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Towards a Ubiquitous Service-Oriented Architecture for Urban Sensing

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Towards a Ubiquitous Service-Oriented Architecture for Urban Sensing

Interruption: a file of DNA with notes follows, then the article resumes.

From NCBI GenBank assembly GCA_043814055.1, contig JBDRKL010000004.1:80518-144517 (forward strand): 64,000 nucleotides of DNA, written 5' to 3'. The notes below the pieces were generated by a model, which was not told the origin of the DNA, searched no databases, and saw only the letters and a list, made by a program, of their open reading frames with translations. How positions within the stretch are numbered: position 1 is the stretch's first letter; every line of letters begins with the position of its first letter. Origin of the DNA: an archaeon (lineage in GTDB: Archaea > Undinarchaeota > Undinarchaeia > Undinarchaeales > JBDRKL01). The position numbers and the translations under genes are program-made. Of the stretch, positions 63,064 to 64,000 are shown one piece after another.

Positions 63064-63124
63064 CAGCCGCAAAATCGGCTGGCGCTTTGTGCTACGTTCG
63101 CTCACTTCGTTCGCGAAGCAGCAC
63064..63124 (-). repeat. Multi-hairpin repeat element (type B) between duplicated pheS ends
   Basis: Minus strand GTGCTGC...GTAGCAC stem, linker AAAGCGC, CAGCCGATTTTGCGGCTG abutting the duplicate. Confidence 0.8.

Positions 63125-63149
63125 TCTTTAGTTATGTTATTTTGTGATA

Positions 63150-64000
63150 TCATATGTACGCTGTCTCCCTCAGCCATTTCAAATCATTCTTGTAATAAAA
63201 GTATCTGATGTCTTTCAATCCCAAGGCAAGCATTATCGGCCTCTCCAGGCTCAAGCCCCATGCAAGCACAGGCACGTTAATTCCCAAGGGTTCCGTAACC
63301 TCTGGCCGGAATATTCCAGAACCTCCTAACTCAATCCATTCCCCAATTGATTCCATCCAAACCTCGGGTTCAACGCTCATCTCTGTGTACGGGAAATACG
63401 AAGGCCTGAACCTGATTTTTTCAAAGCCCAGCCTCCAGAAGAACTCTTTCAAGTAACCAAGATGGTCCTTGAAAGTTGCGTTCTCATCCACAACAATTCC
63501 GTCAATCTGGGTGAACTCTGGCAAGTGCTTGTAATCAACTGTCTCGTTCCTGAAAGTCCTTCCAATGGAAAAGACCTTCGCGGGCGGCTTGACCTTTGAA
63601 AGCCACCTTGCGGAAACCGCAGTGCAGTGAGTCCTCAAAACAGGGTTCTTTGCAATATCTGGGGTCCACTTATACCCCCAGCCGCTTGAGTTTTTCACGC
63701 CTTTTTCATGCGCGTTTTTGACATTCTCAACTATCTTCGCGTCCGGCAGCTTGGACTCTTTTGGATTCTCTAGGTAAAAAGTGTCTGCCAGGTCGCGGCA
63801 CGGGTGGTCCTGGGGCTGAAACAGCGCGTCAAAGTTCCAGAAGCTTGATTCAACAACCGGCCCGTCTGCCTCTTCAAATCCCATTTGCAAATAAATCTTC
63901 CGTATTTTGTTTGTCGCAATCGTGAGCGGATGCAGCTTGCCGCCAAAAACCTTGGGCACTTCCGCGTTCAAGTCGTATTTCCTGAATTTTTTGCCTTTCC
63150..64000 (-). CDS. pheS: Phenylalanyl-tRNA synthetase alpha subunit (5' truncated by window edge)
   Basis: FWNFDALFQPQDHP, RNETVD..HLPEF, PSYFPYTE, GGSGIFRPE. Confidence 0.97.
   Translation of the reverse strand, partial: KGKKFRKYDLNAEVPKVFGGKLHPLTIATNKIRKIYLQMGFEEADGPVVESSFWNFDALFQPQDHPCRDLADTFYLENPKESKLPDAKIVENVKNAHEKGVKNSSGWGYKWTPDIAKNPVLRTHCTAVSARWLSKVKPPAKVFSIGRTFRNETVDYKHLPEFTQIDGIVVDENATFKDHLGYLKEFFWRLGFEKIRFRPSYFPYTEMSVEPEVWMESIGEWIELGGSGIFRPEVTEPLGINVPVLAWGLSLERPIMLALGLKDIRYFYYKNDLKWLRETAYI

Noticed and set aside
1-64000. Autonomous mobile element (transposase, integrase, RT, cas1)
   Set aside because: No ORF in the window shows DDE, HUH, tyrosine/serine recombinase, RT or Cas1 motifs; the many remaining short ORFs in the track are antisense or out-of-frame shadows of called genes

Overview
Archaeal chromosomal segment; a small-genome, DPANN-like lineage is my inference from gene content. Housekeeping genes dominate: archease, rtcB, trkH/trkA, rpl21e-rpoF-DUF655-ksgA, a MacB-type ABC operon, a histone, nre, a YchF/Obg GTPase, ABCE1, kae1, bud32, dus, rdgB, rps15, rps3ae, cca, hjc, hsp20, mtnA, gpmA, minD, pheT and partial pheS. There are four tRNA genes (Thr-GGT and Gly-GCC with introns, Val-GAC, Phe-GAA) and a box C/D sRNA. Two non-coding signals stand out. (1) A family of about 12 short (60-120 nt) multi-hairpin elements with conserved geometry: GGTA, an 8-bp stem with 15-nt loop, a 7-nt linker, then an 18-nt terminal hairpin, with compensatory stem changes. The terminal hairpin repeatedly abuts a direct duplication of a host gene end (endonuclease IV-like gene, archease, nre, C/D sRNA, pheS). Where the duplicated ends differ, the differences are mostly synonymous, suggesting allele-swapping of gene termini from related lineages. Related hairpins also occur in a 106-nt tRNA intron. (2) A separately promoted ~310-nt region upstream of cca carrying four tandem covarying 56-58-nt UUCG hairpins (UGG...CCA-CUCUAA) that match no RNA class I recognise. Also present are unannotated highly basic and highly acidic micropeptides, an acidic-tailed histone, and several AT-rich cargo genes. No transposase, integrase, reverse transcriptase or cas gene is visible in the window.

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    Towards a Ubiquitous Service-Oriented Architecture for Urban Sensing (Position Paper) Carlos O. Rolim 1 , Anubis G. Rossetto 1 , Valderi R. Q. Leithardt 1 , Guilherme A. Bor-ges 1 , Tatiana F. M. dos Santos 2 , Adriano M. Souza 2 , Cláudio F. R. Geyer  1   1 Institute of Informatics, Federal University of Rio Grande do Sul, Brazil {carlos.oberdan, agmrossetto, valderi.quietinho, gaborges, geyer}@inf.ufrgs.br 2 Postgraduate Program in Production Engineering, Federal University of Santa Maria, Brazil taty.nanda@gmail.com, amsouza@ufsm.br   Abstract.   Cities are involving towards intelligent dynamic infrastructures that serve citizens with new services to improve their quality of life and to fulfill the criteria of energy efficiency and sustainability. In this context, an important ques-tion is how to instrument citizens and cities to promote the sensing of data about different aspects. In this work, we present early stages of our research towards a ubiquitous service-oriented architecture for urban sensing called UrboSenti. Our approach differs from other sensing platforms since it provides a set of services to collect data from several sources and to assist the development of new sensing applications. Moreover, our model encompass all sensing activities, ranging from the collection of data to generation of reports about events in the city. Keywords: Urban Sensing. Smart Cities. Service-oriented architecture. Ubiqui-tous. 1   Introduction Cities are involving towards intelligent dynamic infrastructures that serve citizens with new services to improve their quality of life and to fulfill the criteria of energy efficiency and sustainability. The concept of Smart Cities is a response to these chal-lenges. [1]. In this context, researchers are raising important initiatives and questions about how to promote citizen participation and community engagement to better interact with ur- ban ecosystem. Among the initiatives, social urban sensing applications is a promising way to approximate computational area to community. In this position paper, we present early stages of our research towards a Ubiquitous Service-Oriented Architecture for Urban Sensing called UrboSenti. Our approach dif-fers from other sensing solutions since it provides a set of distributed services to collect data from several sources and to assist the development of new sensing applications. 2014 ASE BIGDATA/SOCIALCOM/CYBERSECURITY Conference, Stanford University, May 27-31, 2014 ©ASE 2014ISBN: 978-1-62561-000-31  Moreover, our model couples social sensing with the traditional sensing and encompass all sensing activities, ranging from the collection of data to a high-level view of events in the city. In summary, the contributions made by this paper is a seminal approach for urban sensing using an innovative ubiquitous service-based architecture. In addition to being srcinal, it signals the direction for further research in this area. This paper is structured as follows: The next section describes our motivation sce-nario and present existent computational challenges; Section 3 describes our proposed architecture; Section 4 presents related works and; and, we conclude this work in Sec-tion 5. 2   Motivation Our motivation for research is the problem-scenario shown in Fig. 1. This scenario  presents a city with several data sources being used for sensing. Human-carried, fixed or vehicle- mounted sensors are applied for obtaining sensing maps of transit, air qual-ity, noisy levels, temperature, CO 2 concentration, etc. Moreover, data from social net-works are used in conjunction with sensors data to provide a holistic view of the city. Fig. 1.  Problem scenario This scenario presents an urban sensing ecosystem where the following computa-tional challenges needs to be addressed: (i) heterogeneous devices, fixed and mobile, are used to collect data and to access the resultant processed information. (ii) context-aware and adaptation mechanisms are needed to support application adaptation; (iii) 2014 ASE BIGDATA/SOCIALCOM/CYBERSECURITY Conference, Stanford University, May 27-31, 2014 ©ASE 2014ISBN: 978-1-62561-000-32  large amount of data are continuously generated and collected along the city. It de-mands high processing power, with data preferably processed in real time; (iv) uncer-tain about collected data require data fusion and analytics techniques to generated rel-evant and correct information for decision-making and to export to other systems; (v) communication infrastructure is not always available. It demands alternative ways for inter-devices communication, like ad-hoc networks or delay tolerant networks; (vi) data security about collected data and privacy about citizen and device used by sensing; (vii)  possibility to reuse of software components to develop deploy new sensing applica-tions. The computational challenges listed above are based on findings from researcher like [2  –  6]. They observed an increasingly demand for new ubiquitous and pervasive solutions to provide better services to citizens in a Smart City. Thus, we argue that a ubiquitous services oriented architecture could provide a set of components and services that attend all challenges (i to vii) aforementioned. In the next section, we will present our vision of such architecture. 3   Proposed architecture In this section we will present an architecture called UrboSenti. UrboSenti comes from the union of two Esperanto´s words: Urbo  = urban, city and Senti  = feel, sense. We settled on this name, because we wanted to represent the idea of a computational so lution able to “feel the pulse” of the city. Fig. 2.  High-level view of UrboSenti 2014 ASE BIGDATA/SOCIALCOM/CYBERSECURITY Conference, Stanford University, May 27-31, 2014 ©ASE 2014ISBN: 978-1-62561-000-33  Figure 2 provides a high-level view of UrboSenti collecting data from city, reasoning about them and providing feedback to citizens and to other systems. We are using Ser-vice Oriented Architecture (SOA) approach to guide our design. In this way, we do not used well-defined tiers (or layers). Such traditional approach would constrain the value and flexibility of modules functionalities, resulting in dependencies across unrelated components. Instead, we designed our architecture in services. This is the SOA mode to expose components functionalities used by other components or modules, providing flexibility and reusability. Our architecture is split in two main modules: Sensing module  and  Backend module . The hurt and brain of UrboSenti is  Backend module . It runs in a data center infra-structure and, in brief, it is responsible to receive sensed data, process it and to give feedback to the citizens and other systems. Its internal components and services are outlined in Figure 3 and its behavior is ex- plained bellow. -   Services Repository: aggregates all services available. The services are grouped into categories according to its purpose. The services available are: (i) Data ser-vices: are used to manipulate overall data used by architecture. It also provide Fig. 3.  Backend module 2014 ASE BIGDATA/SOCIALCOM/CYBERSECURITY Conference, Stanford University, May 27-31, 2014 ©ASE 2014ISBN: 978-1-62561-000-34  services to retrieve and to store data and functionalities to “clean” collected data from inconsistency and noisy; (ii) Social services: are services related to handle relevant data from social networks; (iii) Sensing services: are services to inter-face with different sensors and to aggregate collected data. It use supports open standards to facilitate the data exchange; (iv) Concern services: are used to deal with security, encryption and privacy of data and users; (v) Analytics services: are services for mining, classification and report. In addition to derive infor-mation, these services are able to correlate data from different sources and to  predict events in the city; (vi) Proxy services: are services to interact with ex-ternal systems like vehicular or sensors networks and to exchange data with third-party systems; (vii) Foundation services: enfold all basic services. -   Communication Bus & Services Orchestration: It is the bus used for inter-com- ponents communication. It also, does the coordination and arrangement of calls and invocations to multiple services to expose it like a single aggregated service. -   Web Services Mediation: is an intermediary between external entities, like sens-ing devices and third-party systems, and Services Repository (invoked by Com-munication Bus && Service Orchestration component). -   Service-Based Applications: all applications built aggregating available ser-vices from architecture. In conjunction with Web Services Mediation, it com- poses the more external component from architecture, called Presentation, which interacts with users and other systems. -   SOA Registry: it is an identity-management system for available services. It internal services keep track of metadata about services, which gives each service a unique identity. The information stored for each service establishes ownership for the service and specifies how the service behave at run time (lifecycle of service). It also provide artifacts to handle UDDI data store and services regis-try/lookup. -   Run Time Tools: encompass tools to monitoring and management of services. It contain artifacts generated at run time, such as logged messages, archived  performance data, archived health, heartbeat of main components and also pro-vides Key Performance Indicators (KPIs) for dashboards and reports of services  performance. Policy Enforcement ensures that messages are properly formed and services are executed in proper behavior according to service-level agree-ments. The other main module of UrboSenti is called Sensing module . It is responsible for social and traditional sensing. This module encompass activities of intentional and non-intentional sensing. It runs in mobile devices ( e.g.  mobile phones, embedded in vehicles, etc) and in fixed sensors scattered along the city. The internal components is depicted in Figure 4 and its behavior is explained bellow. We highlight that such components are composed by other subcomponents to provide internal services, but it has been omitted due to clarity and space limitations. -   Micro-kernel: The core of this module. Its main function is to provide basic services for more external components. Internally, the Micro-kernel is struc-tured in: (i) Device: provides basic information about running device (name, 2014 ASE BIGDATA/SOCIALCOM/CYBERSECURITY Conference, Stanford University, May 27-31, 2014 ©ASE 2014ISBN: 978-1-62561-000-35